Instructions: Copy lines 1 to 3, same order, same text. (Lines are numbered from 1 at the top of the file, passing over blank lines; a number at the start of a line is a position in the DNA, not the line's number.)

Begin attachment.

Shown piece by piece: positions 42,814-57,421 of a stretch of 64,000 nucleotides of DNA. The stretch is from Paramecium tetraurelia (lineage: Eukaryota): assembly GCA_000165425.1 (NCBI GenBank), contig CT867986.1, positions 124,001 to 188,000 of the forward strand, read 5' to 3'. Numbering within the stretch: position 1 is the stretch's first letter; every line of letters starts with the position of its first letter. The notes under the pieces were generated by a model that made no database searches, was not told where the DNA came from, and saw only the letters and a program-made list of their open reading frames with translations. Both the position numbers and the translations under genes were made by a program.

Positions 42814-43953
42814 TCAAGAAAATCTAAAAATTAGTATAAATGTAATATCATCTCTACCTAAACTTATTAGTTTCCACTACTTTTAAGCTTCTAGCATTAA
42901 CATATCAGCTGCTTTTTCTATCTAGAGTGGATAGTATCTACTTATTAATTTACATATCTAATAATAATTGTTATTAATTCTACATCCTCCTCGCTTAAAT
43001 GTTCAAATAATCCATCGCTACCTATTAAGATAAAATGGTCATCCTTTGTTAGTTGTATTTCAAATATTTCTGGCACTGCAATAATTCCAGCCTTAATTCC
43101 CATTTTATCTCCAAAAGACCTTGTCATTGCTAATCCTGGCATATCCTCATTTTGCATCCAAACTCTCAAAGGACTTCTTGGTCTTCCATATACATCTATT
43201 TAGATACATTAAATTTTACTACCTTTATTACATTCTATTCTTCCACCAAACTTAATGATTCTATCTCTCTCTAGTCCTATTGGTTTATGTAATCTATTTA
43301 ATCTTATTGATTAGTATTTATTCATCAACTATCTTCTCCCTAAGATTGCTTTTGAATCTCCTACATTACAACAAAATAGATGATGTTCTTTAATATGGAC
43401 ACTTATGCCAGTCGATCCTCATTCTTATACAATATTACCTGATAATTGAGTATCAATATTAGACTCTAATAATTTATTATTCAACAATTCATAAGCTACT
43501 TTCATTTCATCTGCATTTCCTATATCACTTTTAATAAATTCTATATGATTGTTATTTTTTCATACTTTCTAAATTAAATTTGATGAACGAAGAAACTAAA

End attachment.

Shown piece by piece: positions 42,814-57,421 of a stretch of 64,000 nucleotides of DNA. The stretch is from Paramecium tetraurelia (lineage: Eukaryota): assembly GCA_000165425.1 (NCBI GenBank), contig CT867986.1, positions 124,001 to 188,000 of the forward strand, read 5' to 3'. Numbering within the stretch: position 1 is the stretch's first letter; every line of letters starts with the position of its first letter. The notes under the pieces were generated by a model that made no database searches, was not told where the DNA came from, and saw only the letters and a program-made list of their open reading frames with translations. Both the position numbers and the translations under genes were made by a program.

Positions 42814-43953
42814 TCAAGAAAATCTAAAAATTAGTATAAATGTAATATCATCTCTACCTAAACTTATTAGTTTCCACTACTTTTAAGCTTCTAGCATTAA